Adams Papers

From Abigail Smith Adams to John Quincy Adams, 15 May 1800

[Philadelphia] May 15 1800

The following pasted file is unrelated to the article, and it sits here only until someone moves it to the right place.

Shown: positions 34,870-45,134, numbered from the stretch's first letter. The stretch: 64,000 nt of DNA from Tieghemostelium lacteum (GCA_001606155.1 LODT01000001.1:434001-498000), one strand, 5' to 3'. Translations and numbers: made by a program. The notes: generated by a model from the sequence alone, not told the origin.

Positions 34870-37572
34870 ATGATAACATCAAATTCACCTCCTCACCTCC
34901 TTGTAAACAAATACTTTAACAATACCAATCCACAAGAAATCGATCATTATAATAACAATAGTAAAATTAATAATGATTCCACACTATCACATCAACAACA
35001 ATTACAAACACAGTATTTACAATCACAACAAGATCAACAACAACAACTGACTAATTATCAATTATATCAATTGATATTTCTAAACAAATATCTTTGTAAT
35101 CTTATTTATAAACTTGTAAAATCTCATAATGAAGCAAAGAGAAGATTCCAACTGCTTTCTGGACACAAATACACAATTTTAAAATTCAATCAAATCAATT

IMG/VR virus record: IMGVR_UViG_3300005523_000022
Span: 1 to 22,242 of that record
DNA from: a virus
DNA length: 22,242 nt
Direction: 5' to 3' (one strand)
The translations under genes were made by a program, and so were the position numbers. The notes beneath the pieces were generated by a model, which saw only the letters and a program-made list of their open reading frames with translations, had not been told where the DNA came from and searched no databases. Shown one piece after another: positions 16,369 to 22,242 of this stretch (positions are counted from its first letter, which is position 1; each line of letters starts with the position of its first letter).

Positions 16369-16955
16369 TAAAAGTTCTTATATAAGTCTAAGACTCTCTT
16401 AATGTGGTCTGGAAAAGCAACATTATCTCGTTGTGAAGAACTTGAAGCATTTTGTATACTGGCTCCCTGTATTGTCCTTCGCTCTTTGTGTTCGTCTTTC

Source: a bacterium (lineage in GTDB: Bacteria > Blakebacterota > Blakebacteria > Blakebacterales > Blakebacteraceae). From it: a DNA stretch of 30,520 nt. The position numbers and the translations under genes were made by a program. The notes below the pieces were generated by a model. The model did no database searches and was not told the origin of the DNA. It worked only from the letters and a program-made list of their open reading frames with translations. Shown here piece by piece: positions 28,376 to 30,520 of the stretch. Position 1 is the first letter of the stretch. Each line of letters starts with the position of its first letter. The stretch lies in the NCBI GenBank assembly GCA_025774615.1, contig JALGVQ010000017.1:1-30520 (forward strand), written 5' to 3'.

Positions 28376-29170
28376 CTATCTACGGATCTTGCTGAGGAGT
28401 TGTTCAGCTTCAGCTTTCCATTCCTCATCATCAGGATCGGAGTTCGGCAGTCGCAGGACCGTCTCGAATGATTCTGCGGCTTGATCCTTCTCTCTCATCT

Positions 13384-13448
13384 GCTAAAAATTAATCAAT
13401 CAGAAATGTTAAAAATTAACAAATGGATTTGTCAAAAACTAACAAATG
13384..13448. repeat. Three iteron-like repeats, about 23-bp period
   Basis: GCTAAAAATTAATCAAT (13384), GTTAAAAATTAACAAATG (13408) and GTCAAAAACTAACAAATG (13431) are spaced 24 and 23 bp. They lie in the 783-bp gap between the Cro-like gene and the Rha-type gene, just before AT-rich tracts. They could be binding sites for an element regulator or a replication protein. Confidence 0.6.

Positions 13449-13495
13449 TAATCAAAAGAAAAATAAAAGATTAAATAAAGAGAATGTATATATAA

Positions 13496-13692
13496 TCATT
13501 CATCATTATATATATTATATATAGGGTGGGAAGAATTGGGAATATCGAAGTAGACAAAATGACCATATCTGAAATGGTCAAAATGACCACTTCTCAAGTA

We are still without Letters from you. The Secretary of State received one dated in December; but no private Letter has reached any of your Family of a later date than early in Nov’br, now six months. I have noticed by the last English papers that many mails were due from Hamburgh. I fear that Letters from you have been intercepted, or stoped.